The U.S. Bureau of Labor Statistics reported that the unemployment rate climbed to 14.7 percent and that the US economy lost 20.5 million jobs in April. The unemployment rate increased by 10.3 percent this last month -- the highest rate and largest one month increase in history.
Some states are debating whether employees vulnerable to COVID-19 can refuse to return to work out of fear of contracting the virus and still receive unemployment benefits. Colorado Governor Jared Polis “told state regulators in April to make sure that people over age 65, people who have certain chronic diseases and other vulnerable people won’t be forced off unemployment if they turn down a job that’s likely to put their health at risk.” The Colorado Department of Labor and Employment issued emergency rules that would allow regulators to consider a person’s vulnerability to the coronavirus and their risk in returning to work.
California’s Governor, Gavin Newsome, just signed an executive order that creates a rebuttable presumption that any COVID-19-related illness of an employee shall be presumed to arise out of and in the course of employment for purposes of awarding workers’ compensation benefits. An employee can access workers’ compensation benefits so long as they test positive for COVID-19 within 14 days of performing labor or services at their place of work. This executive order will remain in force for 60 days. Meanwhile, other states such New Jersey are weighing similar policies.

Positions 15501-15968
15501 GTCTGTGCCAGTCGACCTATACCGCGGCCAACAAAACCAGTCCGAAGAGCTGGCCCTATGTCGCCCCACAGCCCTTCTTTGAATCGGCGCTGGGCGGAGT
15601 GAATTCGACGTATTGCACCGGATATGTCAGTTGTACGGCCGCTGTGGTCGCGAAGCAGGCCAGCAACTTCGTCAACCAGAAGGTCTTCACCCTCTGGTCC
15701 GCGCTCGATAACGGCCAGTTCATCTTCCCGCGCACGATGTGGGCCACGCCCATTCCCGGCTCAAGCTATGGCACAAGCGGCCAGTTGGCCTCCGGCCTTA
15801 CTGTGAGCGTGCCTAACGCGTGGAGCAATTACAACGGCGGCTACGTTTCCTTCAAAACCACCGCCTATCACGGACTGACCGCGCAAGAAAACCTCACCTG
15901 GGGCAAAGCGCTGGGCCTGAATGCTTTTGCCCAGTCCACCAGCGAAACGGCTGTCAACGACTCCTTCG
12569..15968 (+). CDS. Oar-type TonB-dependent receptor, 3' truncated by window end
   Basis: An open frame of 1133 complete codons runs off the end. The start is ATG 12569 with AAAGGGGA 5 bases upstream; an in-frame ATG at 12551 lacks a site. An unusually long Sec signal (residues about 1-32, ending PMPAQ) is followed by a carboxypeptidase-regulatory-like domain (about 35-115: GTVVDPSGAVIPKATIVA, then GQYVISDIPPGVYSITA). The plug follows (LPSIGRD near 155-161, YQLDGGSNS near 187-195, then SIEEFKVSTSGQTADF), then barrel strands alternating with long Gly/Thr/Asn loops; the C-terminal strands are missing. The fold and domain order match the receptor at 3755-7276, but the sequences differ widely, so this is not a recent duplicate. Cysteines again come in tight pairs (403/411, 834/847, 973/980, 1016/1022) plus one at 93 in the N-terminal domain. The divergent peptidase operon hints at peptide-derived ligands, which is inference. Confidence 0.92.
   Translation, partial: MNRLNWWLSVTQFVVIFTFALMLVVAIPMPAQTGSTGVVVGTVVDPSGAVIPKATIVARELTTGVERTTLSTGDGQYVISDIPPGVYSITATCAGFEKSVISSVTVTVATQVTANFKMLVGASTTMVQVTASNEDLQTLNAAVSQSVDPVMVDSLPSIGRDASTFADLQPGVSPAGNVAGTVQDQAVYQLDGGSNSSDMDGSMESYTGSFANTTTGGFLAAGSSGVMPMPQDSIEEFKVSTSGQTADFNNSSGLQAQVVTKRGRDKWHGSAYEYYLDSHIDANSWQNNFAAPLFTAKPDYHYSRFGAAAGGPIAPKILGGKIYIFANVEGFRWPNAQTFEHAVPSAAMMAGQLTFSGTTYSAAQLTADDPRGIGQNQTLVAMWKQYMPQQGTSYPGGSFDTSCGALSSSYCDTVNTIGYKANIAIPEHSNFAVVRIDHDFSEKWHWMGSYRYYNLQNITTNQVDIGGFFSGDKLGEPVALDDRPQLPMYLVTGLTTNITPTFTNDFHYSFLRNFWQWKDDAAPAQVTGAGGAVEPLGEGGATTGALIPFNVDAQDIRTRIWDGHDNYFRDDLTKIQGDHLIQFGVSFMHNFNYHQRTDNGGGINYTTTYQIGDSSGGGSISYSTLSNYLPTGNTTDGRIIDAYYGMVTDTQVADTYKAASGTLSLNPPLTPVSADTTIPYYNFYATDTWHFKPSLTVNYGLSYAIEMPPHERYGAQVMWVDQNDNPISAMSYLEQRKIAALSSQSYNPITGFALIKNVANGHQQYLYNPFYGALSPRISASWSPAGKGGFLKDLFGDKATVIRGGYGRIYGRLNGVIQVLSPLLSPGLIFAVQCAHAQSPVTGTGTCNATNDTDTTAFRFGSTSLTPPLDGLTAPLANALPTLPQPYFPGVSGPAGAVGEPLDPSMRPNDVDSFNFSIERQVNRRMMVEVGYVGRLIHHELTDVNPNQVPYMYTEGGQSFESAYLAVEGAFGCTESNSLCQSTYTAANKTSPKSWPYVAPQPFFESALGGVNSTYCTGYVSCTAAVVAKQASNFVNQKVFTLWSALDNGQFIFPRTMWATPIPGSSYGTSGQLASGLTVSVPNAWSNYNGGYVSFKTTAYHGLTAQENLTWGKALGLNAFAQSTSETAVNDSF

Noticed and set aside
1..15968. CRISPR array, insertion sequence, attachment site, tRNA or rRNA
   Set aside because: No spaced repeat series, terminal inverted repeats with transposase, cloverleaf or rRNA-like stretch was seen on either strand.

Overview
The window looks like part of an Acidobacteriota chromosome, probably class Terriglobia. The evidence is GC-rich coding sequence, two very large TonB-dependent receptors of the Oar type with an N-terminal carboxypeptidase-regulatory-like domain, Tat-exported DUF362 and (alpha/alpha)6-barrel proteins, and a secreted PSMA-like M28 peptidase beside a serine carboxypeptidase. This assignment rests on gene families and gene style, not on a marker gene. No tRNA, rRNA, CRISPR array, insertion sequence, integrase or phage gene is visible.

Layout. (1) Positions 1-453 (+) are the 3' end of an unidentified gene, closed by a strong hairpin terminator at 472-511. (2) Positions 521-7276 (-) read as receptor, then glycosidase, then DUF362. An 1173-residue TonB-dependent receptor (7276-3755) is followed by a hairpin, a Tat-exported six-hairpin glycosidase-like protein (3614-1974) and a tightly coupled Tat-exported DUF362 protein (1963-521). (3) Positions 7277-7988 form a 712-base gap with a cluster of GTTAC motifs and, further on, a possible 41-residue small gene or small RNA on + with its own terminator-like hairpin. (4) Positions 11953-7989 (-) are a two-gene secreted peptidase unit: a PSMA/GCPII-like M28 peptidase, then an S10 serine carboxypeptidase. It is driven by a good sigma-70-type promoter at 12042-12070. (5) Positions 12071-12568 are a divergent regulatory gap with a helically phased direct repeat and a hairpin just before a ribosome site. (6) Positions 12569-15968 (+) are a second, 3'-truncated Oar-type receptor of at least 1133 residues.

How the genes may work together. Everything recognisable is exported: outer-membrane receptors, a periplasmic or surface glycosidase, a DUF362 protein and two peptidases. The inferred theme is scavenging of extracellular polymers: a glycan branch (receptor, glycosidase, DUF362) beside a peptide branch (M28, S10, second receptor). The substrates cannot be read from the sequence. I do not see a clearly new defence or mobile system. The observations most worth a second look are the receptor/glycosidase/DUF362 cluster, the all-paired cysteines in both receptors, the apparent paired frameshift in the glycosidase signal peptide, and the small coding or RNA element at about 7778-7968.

In contrast to expectations, funds still exist in the second round of the Paycheck Protection Program. As of Wednesday, over $124 billion dollars remained in the fund to be distributed. It may be possible to still apply. Find an Eligible PPP Lender.
As vehicle manufacturers like Ford Motor Co. and Fiat Chrysler report billions in losses to start the year, Michigan’s congressional delegation is considering a relief package for US automakers. It is unknown how a potential relief package for automakers might look but there is concern within the industry that another Cash for Clunkers style program may be in the works. However, Debbie Dingell (D-MI) has stated, “In response to any sort of federal program that might coax customers to make new-vehicle purchases, Dingell said “Cash for Clunkers is gone.” It will be worth monitoring developments to see whether Congress has the appetite for a new bailout for the automotive industry and what form relief may look like.